Kafka is the real ghost of Kubrick’s The Shining

Kafka’s creepy descendent. rucksackkruemel/flickr, CC BY-SA

I have a wife, three children, three dogs, seven cats. I’m not a Franz Kafka, sitting alone and suffering.

So wrote Stanley Kubrick in 1972. And indeed, Kafka and Kubrick may not seem to have a whole lot in common. Kafka is Czech, Kubrick American. But watch The Shining after reading this and you may find that the Czech author haunts The Overlook Hotel just as much, if not more, than any of its regular spectral figures. This year marks the 100th anniversary of the publication of Franz Kafka’s The Metamorphosis, as well as the 35th year of Stanley Kubrick’s The Shining. So what better time than to explore this curious relationship?

Kubrick was an avid reader of Kafka’s fiction and named him among his favourite authors. Kubrick’s ancestors, like Kafka, hailed from parts of the Austro-Hungarian empire, and so this may well have been because of their shared central European and Jewish heritage.

Even before he made The Shining, Kafka’s influence is detectable in Kubrick’s films, including Lolita (1962), Dr. Strangelove (1964), 2001: A Space Odyssey (1968), and Barry Lyndon (1975). But it is in The Shining that Kubrick really showcases his Kafkaesque influences.

Metamorphosis

Kafka is a ghostly presence in The Shining in a number of ways. There is in particular, as outlined by Mark J Madigan a superficial resemblance to The Metamorphosis, in which a travelling salesman named Gregor Samsa awakens one morning to find himself transformed into a giant insect-like creature, possibly a beetle. This transformation from human to beast ironically frees Gregor from life in modern society and liberates his family to achieve happiness without him.

Like Gregor, Jack Torrance (Jack Nicholson) awakens from troubled dreams. His family is horrified but still recognise him as their own Jack, albeit transformed. Eventually, though, as in The Metamorphosis, they realise that he is no longer the same Jack, and that it would not be such a bad thing for him to disappear. Reinforcing this connection are the Volkswagen Beetle that Jack drives in the film’s three minute-long opening credits and Jack’s later mimicry of the wolfish commercial traveller.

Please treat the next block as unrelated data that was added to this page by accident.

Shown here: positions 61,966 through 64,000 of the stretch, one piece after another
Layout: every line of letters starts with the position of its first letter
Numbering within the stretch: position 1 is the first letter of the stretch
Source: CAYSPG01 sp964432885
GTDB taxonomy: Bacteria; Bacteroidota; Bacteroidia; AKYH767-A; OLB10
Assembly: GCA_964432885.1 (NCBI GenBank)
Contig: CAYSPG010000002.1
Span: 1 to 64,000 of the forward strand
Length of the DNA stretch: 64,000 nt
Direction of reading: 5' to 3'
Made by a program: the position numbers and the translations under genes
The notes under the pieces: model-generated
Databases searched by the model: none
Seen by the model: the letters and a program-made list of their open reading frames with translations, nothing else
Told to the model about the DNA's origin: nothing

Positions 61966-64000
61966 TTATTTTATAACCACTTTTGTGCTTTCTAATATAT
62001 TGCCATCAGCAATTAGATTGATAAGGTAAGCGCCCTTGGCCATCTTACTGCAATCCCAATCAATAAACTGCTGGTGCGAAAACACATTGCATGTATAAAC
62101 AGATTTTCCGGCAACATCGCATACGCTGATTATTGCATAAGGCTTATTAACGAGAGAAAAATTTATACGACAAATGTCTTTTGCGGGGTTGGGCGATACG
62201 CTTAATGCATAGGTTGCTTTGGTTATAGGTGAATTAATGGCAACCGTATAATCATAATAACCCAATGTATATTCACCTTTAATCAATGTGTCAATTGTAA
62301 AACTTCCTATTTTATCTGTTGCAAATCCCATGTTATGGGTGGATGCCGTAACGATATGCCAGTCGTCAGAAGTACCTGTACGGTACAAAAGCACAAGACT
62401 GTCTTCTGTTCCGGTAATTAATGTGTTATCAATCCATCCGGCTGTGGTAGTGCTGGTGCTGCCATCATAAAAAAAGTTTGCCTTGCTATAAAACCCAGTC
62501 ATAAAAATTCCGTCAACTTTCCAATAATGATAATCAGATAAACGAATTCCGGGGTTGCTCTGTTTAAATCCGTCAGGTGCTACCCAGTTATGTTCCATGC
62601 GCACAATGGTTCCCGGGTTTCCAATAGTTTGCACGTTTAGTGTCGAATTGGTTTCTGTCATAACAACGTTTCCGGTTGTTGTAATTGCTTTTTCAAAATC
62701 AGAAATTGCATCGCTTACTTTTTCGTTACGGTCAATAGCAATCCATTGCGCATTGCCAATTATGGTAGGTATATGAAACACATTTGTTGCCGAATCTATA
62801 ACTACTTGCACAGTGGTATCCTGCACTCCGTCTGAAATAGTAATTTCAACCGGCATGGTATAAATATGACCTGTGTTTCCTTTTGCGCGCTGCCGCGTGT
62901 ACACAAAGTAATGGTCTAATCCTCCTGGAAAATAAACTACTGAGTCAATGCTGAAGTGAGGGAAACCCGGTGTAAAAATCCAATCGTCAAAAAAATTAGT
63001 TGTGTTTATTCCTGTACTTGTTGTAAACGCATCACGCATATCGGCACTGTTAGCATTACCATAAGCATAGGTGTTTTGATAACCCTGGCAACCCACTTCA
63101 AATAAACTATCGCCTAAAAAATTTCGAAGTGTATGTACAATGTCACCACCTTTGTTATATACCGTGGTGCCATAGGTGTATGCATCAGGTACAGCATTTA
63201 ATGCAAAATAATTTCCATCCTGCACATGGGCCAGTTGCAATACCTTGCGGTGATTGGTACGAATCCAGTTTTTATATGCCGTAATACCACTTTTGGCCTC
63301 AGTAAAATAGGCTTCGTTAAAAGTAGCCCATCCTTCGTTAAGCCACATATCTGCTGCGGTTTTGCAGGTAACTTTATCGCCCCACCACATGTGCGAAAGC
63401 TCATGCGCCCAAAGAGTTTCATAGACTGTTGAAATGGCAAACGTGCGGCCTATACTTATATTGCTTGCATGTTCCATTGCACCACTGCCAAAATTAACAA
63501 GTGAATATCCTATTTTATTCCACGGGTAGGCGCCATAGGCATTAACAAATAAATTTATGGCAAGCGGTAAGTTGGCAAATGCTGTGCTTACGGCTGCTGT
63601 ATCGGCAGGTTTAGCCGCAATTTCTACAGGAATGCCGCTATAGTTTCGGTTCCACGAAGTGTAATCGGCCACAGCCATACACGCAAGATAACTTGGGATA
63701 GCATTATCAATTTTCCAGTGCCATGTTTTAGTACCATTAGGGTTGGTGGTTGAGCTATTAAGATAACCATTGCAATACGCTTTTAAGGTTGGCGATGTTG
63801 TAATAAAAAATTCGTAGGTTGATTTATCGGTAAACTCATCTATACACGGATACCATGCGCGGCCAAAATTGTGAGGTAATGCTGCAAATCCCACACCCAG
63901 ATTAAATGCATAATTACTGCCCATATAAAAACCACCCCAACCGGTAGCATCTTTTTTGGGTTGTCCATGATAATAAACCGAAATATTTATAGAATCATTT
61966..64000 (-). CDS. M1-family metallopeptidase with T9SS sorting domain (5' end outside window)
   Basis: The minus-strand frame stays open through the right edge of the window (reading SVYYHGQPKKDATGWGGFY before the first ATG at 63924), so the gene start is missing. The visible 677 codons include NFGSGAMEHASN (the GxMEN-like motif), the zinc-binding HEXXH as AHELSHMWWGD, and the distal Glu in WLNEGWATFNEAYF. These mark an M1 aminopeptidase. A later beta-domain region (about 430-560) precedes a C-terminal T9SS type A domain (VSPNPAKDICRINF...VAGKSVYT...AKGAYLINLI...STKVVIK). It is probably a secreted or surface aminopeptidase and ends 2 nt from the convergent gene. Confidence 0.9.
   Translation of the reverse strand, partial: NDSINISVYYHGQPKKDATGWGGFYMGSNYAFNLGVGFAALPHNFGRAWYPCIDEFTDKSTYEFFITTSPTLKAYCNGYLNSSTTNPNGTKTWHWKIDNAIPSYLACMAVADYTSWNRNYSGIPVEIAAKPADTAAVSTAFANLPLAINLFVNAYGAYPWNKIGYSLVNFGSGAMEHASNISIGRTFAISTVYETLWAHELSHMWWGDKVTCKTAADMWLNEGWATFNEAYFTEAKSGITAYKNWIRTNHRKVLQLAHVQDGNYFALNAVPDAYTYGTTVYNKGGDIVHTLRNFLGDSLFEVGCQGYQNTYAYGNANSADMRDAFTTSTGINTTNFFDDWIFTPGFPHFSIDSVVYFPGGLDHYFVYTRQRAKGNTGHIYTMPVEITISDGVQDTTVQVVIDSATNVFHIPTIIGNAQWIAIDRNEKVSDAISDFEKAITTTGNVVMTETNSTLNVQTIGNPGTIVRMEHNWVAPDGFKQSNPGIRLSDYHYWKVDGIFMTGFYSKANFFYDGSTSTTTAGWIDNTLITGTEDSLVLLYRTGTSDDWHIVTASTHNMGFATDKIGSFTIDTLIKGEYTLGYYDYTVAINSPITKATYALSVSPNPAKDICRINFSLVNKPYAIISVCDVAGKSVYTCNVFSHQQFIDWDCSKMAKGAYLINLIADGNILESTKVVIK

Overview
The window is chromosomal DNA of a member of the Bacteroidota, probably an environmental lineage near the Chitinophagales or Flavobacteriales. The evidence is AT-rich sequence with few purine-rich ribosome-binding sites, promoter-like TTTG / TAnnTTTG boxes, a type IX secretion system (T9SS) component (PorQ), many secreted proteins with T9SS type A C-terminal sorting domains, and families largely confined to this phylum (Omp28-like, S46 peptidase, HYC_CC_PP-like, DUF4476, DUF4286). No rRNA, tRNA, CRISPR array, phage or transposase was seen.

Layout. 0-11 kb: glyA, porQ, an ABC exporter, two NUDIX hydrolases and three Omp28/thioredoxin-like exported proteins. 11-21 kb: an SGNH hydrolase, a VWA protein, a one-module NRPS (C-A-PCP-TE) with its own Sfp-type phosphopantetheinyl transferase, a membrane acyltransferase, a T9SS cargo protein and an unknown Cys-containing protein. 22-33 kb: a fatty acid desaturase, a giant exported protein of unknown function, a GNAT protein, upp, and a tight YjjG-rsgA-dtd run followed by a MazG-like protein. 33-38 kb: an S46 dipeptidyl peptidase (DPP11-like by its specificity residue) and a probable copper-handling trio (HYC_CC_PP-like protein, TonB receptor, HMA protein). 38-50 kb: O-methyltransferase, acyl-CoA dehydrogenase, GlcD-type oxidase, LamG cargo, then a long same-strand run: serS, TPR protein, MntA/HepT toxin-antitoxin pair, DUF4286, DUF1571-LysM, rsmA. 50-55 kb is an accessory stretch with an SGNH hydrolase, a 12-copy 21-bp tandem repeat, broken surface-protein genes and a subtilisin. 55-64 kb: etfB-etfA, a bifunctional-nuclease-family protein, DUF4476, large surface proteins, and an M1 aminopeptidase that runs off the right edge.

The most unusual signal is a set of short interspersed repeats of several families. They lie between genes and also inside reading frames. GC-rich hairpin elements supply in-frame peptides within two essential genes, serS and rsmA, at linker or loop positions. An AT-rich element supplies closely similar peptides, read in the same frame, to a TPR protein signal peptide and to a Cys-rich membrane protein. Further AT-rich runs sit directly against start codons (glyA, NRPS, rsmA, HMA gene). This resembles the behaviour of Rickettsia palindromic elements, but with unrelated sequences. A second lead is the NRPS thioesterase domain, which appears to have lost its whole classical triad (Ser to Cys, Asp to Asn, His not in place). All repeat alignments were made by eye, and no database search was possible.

Kubrick draws upon Kafka’s own obsessions. Father/son relations and generational conflict feature prominently throughout Kafka’s work. Hostility, or fear, of the godlike father, in particular, pervades his writing – he had, in his own words: “written myself almost into a hatred of my father” – which was immortalised in his letter to him.

Haunting.

Diane Johnson, who co-wrote the screenplay of The Shining, explained that Kubrick was drawn to King’s novel because of its similar “psychological underpinnings” of a raging father threatening to kill his only son.

In a 1980 interview, Kubrick explicitly identified Kafka’s work as the template for the film. He singled out Kafka’s “realistic approach” in which the fantastic and allegorical was rendered as ordinary, everyday, journalistic even. This was felt in the film through Kubrick’s creation of a bright, contemporary hotel (itself a composite of real-life places) rather than a dark, creepy castle or haunted house so typical of the horror genre in the past.

Spectral

There are more nods, yet more ghostly. Shelley Duvall’s previous role, for example, had been a cameo in Woody Allen’s Annie Hall (1977). Playing Pam, one of Alvy Singer’s lovers, she tells him: “Sex with you is really a Kafkaesque experience.” Three years later, Duvall herself would be suffering a Kafkaesque experience at the hands of another Jewish New York director, this time Stanley Kubrick in his alleged mistreatment of her.

Yet another connection to Kafka is provided through the use of a hotel or sanatorium as a metaphor for central Europe. The Hotel Occidental in Kafka’s Amerika (1927), published one year before Kubrick was born, is suspiciously Central European.

The Shining was also surely influenced by Alain Resnais’s Last Year at Marienbad (1961). Among the many similarities are the shared locations in labyrinthine hotels which disorient the viewer in their maze-like layouts. In fin-de-siècle Europe and continuing until the 1930s, spas such as Marienbad had become recognised as “Jewish” such that Sholem Aleichem wrote about Polish Jews swanning around the eponymous spa town in his Marienbad (1911). One such, real-life, visitor, in July 1916, was Kafka himself, who wrote: “There are ghosts that haunt one in company and those that haunt one in solitude.”

This diary entry from Kafka certainly provides a fitting coda to The Shining. It could, almost, be a tagline for the film.

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